By Kiran Thakur, MD FAAN

An Update on the Outbreak of Fungal Meningitis in Individuals Who Underwent Surgical Procedures under Epidural Anesthesia in  Mexico

On May 8th, 2023, public health agencies in the United States (US) were notified through the Emerging Infection Network of the Infectious Disease Society of America of two people hospitalized in Texas with meningitis after receiving surgical procedures in Mexico (1). Three days later, the US CDC notified the Mexico General Directorate of Epidemiology of five cases with meningitis in the United States. All five cases were females with a history of undergoing surgical procedures performed under spinal anesthesia in Mexico (1).  The surgeries were performed in Tamaulipas state, on the border with the US (2). As of June 29th, there are 161 individuals under investigation, 15 suspected cases, 10 probable cases, 9 confirmed cases and 7 deaths reported in the US as well as reported cases in Mexico (3).

Laboratory results from samples collected from patients in the USA and Mexico were consistent with meningitis caused by fungi Fusarium solani, a common soil fungus and colonist of plant materials (3).  Elevated levels of beta-D-glucan, a fungal cell wall biomarker, have been detected in the CSF in several patients. Current US CDC recommendations recommend that all individuals who underwent a medical/surgical procedure in  Mexico, after January 1, 2023, should receive a magnetic resonance imaging (MRI) and lumbar puncture (LP) unless contraindicated (4). This conservative recommendation in asymptomatic individuals is due to the significant case-fatality rate  of over >40% of central nervous system (CNS) Fusarium infections in another recent healthcare-associated outbreak of fungal meningitis in Durango, Mexico (5-7). Additionally, in 2006, fungi in the genus Fusarium were linked to a US outbreak of fungal keratitis that was associated with a contact lens solution (8). Current treatment recommendations include antifungal treatment with liposomal amphotericin B and voriconazole for at least 3-6 months, as there are cases of recurring symptoms and vasculitis when stopping treatment which have been recently reported (4).

Historically, this outbreak reminds us of the largest healthcare associated fungal meningitis outbreak in the US in 2012-2013, due to contaminated lots of methylprednisolone acetate (MPA), an injectable steroid medication (9). In total, 751 patients were reported with fungal meningitis, and/or spinal or paraspinal infection, and/or peripheral osteoarticular infection, and 64 (8.5%) died (10). The pathogen was identified as Exserohilum rostratum, a brown-black soil organism that previously was a rare cause of human infection.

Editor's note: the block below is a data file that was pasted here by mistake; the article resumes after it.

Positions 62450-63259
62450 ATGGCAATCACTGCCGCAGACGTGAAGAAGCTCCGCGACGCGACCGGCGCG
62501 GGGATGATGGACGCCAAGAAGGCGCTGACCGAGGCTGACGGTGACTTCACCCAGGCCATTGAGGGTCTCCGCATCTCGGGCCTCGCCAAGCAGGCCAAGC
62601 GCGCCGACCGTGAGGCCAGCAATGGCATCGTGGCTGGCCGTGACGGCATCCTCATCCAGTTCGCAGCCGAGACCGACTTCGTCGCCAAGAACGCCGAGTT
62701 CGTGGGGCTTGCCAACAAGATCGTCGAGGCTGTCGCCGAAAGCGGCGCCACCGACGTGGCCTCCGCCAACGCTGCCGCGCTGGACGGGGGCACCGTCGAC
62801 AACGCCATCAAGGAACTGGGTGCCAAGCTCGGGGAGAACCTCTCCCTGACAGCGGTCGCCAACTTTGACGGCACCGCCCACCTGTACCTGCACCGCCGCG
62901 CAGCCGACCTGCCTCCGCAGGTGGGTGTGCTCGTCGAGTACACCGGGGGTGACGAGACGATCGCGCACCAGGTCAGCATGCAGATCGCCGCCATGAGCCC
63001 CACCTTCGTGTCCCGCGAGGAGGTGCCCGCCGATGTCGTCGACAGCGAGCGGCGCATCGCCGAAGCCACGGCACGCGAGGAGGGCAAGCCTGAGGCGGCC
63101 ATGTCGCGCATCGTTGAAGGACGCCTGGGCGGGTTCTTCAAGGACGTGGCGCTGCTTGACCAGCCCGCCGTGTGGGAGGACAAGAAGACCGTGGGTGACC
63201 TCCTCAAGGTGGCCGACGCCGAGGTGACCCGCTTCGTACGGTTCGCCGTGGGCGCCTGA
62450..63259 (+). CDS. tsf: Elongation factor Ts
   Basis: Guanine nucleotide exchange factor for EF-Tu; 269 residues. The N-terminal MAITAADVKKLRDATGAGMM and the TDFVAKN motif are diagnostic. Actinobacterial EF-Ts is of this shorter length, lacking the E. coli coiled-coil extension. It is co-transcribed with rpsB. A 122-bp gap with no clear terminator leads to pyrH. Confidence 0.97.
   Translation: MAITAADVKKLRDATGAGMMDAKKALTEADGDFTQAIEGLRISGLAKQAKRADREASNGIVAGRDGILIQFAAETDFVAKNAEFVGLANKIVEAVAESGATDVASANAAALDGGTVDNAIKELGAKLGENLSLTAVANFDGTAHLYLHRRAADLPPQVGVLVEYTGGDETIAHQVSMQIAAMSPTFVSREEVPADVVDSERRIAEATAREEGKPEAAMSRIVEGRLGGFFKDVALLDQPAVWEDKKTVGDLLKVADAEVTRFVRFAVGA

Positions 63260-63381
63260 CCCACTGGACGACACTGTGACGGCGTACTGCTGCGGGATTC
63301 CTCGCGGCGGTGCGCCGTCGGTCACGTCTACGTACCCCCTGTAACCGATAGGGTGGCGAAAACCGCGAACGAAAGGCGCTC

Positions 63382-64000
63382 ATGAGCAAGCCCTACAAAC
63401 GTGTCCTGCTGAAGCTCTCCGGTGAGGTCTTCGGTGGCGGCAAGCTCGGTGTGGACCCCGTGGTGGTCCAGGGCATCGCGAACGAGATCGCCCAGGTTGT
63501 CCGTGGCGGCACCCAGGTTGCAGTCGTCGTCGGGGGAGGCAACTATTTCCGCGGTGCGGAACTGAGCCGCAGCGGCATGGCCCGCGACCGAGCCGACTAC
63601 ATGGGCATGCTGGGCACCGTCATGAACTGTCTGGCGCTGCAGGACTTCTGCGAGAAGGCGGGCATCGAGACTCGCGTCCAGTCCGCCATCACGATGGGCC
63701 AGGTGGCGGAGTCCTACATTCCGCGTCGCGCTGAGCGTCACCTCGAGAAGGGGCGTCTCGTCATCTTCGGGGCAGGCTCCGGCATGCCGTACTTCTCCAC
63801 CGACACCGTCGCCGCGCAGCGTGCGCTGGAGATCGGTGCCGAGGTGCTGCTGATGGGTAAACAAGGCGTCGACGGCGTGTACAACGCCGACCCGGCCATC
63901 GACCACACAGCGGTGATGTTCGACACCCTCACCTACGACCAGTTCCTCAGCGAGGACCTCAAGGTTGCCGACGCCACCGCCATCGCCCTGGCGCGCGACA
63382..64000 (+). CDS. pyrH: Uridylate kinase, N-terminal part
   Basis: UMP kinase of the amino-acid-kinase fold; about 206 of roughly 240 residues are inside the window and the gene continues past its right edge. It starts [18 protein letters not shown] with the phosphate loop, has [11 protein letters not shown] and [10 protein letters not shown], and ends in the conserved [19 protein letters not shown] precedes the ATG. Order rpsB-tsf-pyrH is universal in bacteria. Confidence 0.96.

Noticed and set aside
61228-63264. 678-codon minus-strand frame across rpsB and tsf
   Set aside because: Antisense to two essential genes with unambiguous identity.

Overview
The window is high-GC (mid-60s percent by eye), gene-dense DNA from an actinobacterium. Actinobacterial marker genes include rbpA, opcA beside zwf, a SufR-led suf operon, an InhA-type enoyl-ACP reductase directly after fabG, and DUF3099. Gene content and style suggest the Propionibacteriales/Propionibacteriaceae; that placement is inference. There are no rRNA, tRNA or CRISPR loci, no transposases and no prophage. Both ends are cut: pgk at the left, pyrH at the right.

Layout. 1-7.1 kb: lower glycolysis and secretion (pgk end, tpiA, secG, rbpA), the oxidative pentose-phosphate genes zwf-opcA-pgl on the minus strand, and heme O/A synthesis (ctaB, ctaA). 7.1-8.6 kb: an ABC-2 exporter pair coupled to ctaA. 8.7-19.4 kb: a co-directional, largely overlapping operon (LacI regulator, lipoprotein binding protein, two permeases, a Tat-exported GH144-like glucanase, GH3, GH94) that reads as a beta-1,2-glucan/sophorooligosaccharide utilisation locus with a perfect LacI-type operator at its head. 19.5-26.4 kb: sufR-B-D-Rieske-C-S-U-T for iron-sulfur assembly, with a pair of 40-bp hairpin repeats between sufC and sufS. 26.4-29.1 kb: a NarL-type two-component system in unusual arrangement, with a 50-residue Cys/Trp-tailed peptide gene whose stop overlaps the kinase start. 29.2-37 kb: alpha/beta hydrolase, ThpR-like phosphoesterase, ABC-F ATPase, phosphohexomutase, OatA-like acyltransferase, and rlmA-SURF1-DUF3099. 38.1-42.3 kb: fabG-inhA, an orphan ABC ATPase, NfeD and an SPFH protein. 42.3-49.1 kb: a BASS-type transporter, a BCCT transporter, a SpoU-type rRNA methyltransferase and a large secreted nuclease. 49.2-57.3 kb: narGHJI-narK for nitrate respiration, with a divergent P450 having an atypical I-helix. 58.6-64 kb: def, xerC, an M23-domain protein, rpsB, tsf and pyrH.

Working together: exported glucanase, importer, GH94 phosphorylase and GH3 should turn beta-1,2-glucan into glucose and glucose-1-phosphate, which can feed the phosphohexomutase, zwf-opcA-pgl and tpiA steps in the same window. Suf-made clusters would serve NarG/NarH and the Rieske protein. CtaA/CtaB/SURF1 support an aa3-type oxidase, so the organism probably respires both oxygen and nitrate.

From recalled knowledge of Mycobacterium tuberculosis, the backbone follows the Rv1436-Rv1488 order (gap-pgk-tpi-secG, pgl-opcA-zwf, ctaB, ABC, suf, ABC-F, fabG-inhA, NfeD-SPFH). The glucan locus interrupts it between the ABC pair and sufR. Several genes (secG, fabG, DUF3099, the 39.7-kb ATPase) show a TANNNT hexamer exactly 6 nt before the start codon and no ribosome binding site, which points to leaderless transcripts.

Healthcare-associated neurological infections remain a major threat to human health. Increasing medical tourism globally, as well as increases in antimicrobial resistance are leading to increased risk for healthcare associated outbreaks of public health significance. The current outbreak in North America is a stark reminder of the significant morbidity and mortality of invasive fungal infections, and the risk that unregulated healthcare settings have to public health.



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  5. Pan American Health Organization. Technical Note: Meningitis of unknown origin Mexico.
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  6. Pulice, C. Death toll from mysterious meningitis outbreak in Mexico at 35.
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  7. Schwartz S, Kontoyiannis DP, Harrison T, Ruhnke M. Advances in the diagnosis and treatment of fungal infections of the CNS. Lancet Neurol. 2018 Apr;17(4):362-72
  8. Chang DC, Grant GB, O'Donnell K, Wannemuehler KA, Noble-Wang J, Rao CY, Jacobson LM, Crowell CS, Sneed RS, Lewis FM, Schaffzin JK, Kainer MA, Genese CA, Alfonso EC, Jones DB, Srinivasan A, Fridkin SK, Park BJ; Fusarium Keratitis Investigation Team. Multistate outbreak of Fusarium keratitis associated with use of a contact lens solution. JAMA. 2006 Aug 23;296(8):953-63. doi: 10.1001/jama.296.8.953. PMID: 16926355
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  10. Kauffman CA, Malani AN. Fungal Infections Associated with Contaminated Steroid Injections. Microbiol Spectr. 2016 Apr;4(2). doi: 10.1128/microbiolspec.EI10-0005-2015. PMID: 27227303.